Why Anne Brontë didn’t go to Brussels and why it matters was the title of Samantha Ellis’s eagerly awaited talk to our group, which finally took place on 20 April. Afterwards, Samantha tweeted about the irony of giving a talk about Anne not coming to Brussels while being unable herself to come to Brussels. She said she was sad not to be on a Eurostar eating ‘proper chocolate’ as she headed home.
Samantha was originally billed to speak to us in April last year, Anne’s bicentenary year, when she was busy promoting her book Take Courage. Then Covid struck, the lockdown began and her visit to Brussels was put on hold. A year on, Covid is still with us and Samantha’s talk had to be held virtually. But her speaking style works well on Zoom. Her talk was just like her book – personal, entertaining, erudite, packed with anecdotes and facts.
She told us how her interest in Anne started in the Parsonage library, holding a letter Anne wrote shortly before she died. The letter makes it clear she hadn’t spent her life ‘preparing for an early death’ as her sister Charlotte said. She wanted to live and ‘do some good in the world before I leave it. I have many schemes in my head …’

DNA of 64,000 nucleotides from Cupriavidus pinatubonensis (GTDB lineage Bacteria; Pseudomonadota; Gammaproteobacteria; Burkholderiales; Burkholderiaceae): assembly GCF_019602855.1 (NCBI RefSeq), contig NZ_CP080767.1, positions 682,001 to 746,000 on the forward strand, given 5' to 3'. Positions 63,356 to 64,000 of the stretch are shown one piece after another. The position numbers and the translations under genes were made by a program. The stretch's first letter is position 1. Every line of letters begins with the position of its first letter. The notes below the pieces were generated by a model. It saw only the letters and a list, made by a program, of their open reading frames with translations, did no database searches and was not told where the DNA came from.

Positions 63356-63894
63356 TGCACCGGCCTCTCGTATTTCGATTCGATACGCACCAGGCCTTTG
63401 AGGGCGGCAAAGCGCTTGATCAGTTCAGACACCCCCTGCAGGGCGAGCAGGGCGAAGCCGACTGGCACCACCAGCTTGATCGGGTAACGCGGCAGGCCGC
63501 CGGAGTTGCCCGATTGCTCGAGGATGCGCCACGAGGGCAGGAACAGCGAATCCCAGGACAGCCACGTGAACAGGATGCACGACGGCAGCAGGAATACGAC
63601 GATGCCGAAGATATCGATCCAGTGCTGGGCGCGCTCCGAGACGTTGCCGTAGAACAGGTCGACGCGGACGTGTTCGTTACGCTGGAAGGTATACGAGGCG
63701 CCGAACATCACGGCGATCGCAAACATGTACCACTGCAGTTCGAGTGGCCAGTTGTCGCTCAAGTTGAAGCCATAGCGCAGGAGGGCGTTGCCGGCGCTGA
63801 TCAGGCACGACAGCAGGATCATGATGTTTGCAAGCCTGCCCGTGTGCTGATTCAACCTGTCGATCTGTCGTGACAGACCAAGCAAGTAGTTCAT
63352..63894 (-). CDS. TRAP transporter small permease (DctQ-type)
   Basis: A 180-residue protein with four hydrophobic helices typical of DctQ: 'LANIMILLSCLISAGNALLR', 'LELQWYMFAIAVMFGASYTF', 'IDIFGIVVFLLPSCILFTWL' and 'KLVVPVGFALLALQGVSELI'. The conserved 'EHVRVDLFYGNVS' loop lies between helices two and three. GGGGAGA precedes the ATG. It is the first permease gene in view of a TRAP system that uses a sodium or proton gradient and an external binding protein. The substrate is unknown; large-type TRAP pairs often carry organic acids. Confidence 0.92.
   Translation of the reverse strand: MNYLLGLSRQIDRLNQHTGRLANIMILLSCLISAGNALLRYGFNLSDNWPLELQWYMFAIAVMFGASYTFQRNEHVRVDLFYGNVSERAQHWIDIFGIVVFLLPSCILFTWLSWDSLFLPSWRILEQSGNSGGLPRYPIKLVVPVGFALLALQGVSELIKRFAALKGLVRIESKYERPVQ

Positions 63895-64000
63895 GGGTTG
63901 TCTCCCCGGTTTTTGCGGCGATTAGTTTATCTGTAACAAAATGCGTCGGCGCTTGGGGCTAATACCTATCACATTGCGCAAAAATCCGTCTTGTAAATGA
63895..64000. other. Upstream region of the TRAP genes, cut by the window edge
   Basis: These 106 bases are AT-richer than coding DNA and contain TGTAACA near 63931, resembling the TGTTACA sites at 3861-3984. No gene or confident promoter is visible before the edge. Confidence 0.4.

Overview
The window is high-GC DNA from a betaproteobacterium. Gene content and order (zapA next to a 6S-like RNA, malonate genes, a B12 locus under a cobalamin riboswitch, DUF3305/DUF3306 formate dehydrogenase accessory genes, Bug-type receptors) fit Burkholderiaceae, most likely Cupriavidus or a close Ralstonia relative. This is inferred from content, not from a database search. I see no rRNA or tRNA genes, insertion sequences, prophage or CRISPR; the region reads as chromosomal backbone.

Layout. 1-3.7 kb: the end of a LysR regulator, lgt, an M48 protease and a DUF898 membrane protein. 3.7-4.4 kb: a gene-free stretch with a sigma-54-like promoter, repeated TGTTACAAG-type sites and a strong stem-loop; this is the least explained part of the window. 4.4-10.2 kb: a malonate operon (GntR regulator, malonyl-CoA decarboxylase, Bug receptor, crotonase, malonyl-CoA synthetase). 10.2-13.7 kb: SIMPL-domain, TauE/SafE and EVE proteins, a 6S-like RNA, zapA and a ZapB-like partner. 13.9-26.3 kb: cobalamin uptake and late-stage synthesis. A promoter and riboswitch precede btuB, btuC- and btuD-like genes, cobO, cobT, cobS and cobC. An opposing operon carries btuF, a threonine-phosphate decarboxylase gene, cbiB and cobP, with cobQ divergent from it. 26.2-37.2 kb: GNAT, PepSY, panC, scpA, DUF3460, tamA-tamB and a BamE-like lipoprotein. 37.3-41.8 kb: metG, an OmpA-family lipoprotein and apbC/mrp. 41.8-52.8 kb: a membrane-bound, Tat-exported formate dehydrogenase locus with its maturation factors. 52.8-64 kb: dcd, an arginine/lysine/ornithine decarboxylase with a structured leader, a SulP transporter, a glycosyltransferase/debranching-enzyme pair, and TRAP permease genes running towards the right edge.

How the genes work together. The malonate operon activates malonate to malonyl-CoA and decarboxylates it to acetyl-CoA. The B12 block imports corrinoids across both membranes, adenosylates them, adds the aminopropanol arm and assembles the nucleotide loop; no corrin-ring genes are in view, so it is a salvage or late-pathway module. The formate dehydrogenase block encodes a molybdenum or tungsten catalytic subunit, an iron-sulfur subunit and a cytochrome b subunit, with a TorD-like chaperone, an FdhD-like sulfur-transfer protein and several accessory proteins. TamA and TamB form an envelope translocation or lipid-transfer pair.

Interesting points were raised in the
question-and-answer session afterwards. If Anne had gone to Brussels instead of
Emily, would she have tempered Charlotte’s attachment to Monsieur Heger which,
like Branwell’s infatuation for Mrs. Robinson, turned into an obsession? Should/can
biographers be objective? Samantha said her book about Anne doesn’t set out to
be cool and unemotional. How far was Anne Brontë a ‘feminist’ and how
appropriate is it to apply the term to a woman of her time? Was Villette
influenced by Anne’s account of her teaching experiences? Samantha talked about
the way the Brontës’ novels speak to each other and re-write one another’s heroes
and heroines; Arthur Huntingdon in The Tenant of Wildfell Hall is a very
different picture of a rake from Charlotte’s portrait of Mr. Rochester.
It would have been wonderful to have met Samantha in the flesh, had a drink with her in Grand’Place and made sure she had plenty of chocolate for her return journey. In the end, she didn’t come to Brussels – but it didn’t matter too much; we had a great time with her on Zoom.